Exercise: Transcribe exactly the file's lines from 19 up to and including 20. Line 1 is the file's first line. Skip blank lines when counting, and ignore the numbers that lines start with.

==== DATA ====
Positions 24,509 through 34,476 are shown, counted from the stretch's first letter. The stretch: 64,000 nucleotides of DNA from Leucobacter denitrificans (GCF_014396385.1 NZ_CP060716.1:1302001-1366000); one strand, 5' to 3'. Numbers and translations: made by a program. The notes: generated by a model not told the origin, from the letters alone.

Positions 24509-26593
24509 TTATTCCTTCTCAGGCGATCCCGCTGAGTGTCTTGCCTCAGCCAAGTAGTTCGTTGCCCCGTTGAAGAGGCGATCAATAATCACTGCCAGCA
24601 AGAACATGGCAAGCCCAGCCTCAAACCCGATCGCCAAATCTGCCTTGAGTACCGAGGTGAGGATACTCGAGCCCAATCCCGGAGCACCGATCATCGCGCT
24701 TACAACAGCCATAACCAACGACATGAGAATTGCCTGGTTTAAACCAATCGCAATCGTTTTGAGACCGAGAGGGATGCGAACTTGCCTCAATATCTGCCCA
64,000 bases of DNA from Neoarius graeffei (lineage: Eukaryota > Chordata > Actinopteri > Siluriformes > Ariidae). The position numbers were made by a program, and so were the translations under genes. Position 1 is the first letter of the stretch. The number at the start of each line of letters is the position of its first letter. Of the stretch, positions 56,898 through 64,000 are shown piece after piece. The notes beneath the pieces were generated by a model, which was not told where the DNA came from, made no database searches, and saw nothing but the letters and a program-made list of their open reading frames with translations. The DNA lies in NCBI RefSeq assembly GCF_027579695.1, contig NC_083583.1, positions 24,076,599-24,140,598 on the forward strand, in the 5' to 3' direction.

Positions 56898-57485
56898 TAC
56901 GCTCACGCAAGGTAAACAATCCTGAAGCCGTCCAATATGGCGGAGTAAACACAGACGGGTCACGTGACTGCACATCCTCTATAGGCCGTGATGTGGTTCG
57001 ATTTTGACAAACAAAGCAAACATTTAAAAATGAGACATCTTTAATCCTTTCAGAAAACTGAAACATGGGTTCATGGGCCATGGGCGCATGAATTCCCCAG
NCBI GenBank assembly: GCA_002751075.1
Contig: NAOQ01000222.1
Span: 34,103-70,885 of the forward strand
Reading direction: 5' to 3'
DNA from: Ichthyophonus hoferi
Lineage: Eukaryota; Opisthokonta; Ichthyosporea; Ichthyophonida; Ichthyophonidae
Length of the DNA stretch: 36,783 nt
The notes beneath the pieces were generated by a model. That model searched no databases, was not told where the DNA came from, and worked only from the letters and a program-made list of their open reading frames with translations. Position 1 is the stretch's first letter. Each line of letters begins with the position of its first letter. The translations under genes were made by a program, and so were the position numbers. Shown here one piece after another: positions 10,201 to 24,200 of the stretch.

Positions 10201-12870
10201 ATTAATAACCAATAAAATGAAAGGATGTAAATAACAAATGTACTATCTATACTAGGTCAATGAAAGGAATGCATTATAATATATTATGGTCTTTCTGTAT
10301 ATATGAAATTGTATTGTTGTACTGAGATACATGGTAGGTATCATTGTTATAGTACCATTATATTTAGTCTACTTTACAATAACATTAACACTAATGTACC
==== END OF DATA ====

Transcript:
Positions 10201-12870
10201 ATTAATAACCAATAAAATGAAAGGATGTAAATAACAAATGTACTATCTATACTAGGTCAATGAAAGGAATGCATTATAATATATTATGGTCTTTCTGTAT